Nevertheless, too many Medicaid policy judgments have been made out of ignorance, so having a book that efficiently summarizes the current status of the Medicaid program and highlights its real troubles could help to alleviate this problem.  But, this leads to a final caveat: the PPACA Medicaid expansion impacts a number of the points made in the book.  As I have described in Federalizing Medicaid, PPACA effectuated a major philosophical shift by rendering everyone up to 133% of the federal poverty level eligible to apply for Medicaid.  For the last 46 years, only the “deserving poor” have been eligible to enroll (elderly, disabled, pregnant women, children, etc.).  Thus, Medicaid historically has served only about 40% of the nation’s poor.  Now, not only will Medicaid be open to all who meet the requisite poverty levels, but also the federal government will almost totally fund this new population.  Thus, some of the criticisms leveled in this book are moot, a natural hazard when writing about a program that has been amended nearly every year since its inception.  But, given the complexity of Medicaid, Olson’s book provides a service in succinctly describing the current state of the program, its shortfalls, and some solutions.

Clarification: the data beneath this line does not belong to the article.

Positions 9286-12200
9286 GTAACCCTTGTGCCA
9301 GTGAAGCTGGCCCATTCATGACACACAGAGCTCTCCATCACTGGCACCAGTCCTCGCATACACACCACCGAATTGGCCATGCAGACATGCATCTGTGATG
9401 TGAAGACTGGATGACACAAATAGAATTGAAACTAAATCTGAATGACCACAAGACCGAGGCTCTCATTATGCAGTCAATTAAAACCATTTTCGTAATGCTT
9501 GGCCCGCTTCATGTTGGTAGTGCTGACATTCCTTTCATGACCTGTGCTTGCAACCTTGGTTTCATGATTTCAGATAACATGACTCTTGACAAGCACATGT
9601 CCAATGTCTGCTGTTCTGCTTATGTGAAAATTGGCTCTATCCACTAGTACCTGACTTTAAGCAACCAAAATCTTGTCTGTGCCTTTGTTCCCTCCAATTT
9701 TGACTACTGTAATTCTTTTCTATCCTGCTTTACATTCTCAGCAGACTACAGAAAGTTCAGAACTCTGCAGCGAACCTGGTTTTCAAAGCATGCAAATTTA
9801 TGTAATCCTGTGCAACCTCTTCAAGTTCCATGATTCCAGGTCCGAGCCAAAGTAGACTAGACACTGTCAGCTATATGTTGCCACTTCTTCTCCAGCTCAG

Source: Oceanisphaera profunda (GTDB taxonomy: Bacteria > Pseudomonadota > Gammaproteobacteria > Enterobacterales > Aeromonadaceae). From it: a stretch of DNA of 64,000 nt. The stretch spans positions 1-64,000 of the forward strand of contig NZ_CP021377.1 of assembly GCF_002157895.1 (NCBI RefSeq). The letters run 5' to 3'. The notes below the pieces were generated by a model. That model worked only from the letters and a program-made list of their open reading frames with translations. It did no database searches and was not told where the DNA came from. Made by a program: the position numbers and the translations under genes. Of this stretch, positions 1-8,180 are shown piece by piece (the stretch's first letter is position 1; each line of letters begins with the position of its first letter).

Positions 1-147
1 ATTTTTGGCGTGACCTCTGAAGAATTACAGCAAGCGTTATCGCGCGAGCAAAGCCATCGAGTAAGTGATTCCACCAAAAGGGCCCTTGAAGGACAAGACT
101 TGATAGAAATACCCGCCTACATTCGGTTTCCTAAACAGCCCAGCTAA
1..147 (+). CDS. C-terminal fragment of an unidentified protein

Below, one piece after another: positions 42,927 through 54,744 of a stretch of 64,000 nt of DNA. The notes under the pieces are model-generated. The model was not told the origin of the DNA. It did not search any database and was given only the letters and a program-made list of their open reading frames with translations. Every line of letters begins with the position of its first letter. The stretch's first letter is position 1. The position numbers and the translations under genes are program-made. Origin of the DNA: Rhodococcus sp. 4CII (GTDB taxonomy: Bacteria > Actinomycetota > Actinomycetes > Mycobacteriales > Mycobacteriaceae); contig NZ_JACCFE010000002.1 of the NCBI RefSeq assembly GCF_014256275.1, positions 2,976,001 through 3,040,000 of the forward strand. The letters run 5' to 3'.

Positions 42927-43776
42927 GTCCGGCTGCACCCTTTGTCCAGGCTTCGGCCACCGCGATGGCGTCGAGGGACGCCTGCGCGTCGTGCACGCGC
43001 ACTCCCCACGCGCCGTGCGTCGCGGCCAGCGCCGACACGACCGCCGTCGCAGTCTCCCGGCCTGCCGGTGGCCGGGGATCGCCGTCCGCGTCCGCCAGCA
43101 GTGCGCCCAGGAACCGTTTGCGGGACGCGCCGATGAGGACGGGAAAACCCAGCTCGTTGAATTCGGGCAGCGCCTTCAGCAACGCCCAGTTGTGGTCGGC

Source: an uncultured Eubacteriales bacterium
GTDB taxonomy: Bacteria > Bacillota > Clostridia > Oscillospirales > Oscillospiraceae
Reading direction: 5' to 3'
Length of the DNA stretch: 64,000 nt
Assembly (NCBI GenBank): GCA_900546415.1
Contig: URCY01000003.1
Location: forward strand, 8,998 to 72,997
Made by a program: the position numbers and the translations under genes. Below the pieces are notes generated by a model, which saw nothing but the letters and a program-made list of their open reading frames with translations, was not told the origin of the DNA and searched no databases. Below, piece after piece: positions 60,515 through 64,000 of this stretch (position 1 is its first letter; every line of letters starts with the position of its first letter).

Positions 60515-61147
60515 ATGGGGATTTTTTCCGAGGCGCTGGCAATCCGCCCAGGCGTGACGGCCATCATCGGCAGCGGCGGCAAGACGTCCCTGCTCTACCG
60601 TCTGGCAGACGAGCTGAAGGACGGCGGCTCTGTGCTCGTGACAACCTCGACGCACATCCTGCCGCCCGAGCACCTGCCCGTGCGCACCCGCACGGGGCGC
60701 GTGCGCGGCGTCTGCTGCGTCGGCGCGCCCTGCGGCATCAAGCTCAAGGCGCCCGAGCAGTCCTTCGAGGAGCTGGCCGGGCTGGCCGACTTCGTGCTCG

Nicole Huberfeld is the Gallion and Baker Associate Professor of Law at the University of Kentucky and studies the cross-section between constitutional law and federal healthcare programs.  Her article arguing for full federalization of Medicaid from a federalism perspective is forthcoming in Penn’s Journal of Constitutional Law.